When Apple CEO Tim Cook first unveiled Apple Watch last September, he proclaimed it as "the most advanced timepiece ever created."
The Apple Watch went on sale this past Friday. So let the revolution in the revolutions of a watch hand begin(!).
After allowing us to stop the watch for a minute, because a few experts beg to differ with Cook's ease of use with the term "most advanced timepiece ever." Taking on Apple is dangerous business. You run the risk of not only having another U2 album automatically loaded into your iTunes account as a Godfather-like sample of what Apple can do to you, but getting the hordes of Apple fan boys and fan girls mad at you.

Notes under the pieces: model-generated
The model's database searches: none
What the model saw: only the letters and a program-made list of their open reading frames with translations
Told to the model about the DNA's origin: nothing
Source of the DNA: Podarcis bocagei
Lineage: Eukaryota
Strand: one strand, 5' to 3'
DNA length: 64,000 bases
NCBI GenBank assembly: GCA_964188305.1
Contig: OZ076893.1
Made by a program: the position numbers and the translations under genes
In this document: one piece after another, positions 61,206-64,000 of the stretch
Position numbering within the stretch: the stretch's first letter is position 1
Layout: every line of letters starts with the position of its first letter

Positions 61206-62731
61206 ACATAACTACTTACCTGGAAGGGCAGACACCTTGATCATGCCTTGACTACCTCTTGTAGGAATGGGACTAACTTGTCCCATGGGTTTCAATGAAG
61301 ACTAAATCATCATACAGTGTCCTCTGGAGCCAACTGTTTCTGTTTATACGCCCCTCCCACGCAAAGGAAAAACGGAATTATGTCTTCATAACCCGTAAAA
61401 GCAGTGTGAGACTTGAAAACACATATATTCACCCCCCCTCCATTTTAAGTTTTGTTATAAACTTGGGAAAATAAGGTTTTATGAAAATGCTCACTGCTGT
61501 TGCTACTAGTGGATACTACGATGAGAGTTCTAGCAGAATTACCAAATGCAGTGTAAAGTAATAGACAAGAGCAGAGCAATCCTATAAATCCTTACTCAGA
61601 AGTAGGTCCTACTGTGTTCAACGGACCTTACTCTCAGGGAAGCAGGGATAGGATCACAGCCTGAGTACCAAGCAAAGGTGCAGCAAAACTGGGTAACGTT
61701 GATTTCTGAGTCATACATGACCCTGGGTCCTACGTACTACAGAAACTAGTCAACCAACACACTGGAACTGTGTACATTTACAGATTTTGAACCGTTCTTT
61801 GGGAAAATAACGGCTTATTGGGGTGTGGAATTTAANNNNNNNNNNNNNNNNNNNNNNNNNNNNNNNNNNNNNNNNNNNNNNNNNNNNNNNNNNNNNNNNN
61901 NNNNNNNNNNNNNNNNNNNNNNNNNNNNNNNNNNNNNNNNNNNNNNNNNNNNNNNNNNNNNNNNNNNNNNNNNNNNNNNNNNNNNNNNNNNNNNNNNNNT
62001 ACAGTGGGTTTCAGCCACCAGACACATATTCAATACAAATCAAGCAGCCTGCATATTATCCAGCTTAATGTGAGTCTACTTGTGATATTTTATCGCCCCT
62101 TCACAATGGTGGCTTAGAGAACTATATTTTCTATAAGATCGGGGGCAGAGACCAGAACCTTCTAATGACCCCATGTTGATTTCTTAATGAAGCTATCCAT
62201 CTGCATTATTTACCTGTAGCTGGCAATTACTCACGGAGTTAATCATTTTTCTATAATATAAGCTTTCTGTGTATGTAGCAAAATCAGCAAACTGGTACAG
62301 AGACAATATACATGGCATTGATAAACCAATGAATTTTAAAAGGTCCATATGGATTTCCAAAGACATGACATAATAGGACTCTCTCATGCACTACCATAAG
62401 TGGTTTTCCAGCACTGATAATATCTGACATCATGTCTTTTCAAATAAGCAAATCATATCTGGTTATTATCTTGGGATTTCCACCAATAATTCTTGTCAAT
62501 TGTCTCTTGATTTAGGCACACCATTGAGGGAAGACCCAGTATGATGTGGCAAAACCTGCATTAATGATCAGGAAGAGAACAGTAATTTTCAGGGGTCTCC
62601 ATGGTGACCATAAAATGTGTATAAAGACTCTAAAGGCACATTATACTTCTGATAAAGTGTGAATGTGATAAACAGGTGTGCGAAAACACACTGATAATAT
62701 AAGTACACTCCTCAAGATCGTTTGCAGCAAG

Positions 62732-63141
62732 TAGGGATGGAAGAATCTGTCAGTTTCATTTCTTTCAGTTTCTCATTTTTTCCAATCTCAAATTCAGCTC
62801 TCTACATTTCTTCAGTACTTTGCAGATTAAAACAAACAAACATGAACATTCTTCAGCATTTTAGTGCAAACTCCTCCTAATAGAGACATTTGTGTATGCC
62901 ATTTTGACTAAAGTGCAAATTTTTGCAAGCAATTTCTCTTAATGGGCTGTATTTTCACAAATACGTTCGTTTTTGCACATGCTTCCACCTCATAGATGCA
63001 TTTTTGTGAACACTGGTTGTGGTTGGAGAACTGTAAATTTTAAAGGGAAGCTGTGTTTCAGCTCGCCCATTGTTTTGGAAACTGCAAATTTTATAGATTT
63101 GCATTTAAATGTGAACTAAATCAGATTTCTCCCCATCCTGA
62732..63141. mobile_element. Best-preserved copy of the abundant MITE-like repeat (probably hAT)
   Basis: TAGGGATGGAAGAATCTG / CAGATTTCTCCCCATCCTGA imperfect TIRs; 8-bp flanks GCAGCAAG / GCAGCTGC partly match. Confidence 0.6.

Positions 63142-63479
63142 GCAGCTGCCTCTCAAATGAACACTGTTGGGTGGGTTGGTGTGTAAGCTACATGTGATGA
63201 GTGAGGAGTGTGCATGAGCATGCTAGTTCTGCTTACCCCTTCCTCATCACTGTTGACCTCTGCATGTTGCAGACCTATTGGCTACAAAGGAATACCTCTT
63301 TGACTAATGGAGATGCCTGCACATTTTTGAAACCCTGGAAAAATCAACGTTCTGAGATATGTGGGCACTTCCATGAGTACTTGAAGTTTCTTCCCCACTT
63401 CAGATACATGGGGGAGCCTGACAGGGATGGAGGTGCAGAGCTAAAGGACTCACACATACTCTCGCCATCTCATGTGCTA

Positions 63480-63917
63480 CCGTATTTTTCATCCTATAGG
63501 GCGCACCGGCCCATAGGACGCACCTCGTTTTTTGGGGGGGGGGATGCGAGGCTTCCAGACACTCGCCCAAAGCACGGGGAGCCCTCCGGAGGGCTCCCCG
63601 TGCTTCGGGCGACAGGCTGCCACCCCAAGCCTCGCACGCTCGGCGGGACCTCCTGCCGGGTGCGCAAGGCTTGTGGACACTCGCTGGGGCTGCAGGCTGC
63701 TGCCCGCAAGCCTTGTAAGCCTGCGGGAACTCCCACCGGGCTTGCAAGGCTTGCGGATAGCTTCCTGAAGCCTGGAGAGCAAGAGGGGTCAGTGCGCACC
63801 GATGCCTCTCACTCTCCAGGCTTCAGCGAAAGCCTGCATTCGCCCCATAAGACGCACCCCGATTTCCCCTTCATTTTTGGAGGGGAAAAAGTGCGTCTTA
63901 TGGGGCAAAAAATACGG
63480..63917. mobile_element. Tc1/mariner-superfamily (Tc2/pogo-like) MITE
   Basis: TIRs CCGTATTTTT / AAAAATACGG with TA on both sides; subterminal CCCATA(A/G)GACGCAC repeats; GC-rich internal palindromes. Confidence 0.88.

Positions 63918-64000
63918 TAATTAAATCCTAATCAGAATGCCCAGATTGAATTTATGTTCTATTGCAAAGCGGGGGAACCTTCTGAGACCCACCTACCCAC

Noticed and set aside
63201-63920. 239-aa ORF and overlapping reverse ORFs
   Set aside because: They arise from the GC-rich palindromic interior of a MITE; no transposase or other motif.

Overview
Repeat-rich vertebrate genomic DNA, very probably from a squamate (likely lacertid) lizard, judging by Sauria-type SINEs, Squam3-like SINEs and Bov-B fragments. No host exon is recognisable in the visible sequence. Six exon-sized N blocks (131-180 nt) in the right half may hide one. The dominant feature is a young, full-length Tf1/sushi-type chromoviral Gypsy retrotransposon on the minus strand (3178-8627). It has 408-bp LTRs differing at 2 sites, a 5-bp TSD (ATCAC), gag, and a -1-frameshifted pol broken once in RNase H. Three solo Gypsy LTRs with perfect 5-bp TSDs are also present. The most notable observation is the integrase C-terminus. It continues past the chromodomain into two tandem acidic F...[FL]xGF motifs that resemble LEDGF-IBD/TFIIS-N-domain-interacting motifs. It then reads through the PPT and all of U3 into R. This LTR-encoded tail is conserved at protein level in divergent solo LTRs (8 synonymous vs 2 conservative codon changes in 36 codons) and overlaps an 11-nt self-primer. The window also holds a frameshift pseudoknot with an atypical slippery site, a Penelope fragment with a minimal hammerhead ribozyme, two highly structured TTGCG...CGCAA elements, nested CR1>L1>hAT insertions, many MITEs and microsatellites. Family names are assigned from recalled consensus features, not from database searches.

But these experts should know—they may not write for Re/code or Consumer Reports, but they've spent their lives studying the history of timepieces, a field known as horology. It may be less sexy than current consumer thrall to every gadget coming out of Silicon Valley, but to horologists the measure of how advanced a timepiece is depends on how much it advanced society.
And by that measure, when you wind back time on time, it becomes obvious why horologists are reserving judgment on Apple's latest innovation and accusing Tim Cook of just the slightest bit of marketing hyperbole that doesn't stand up to history's greatest timekeepers.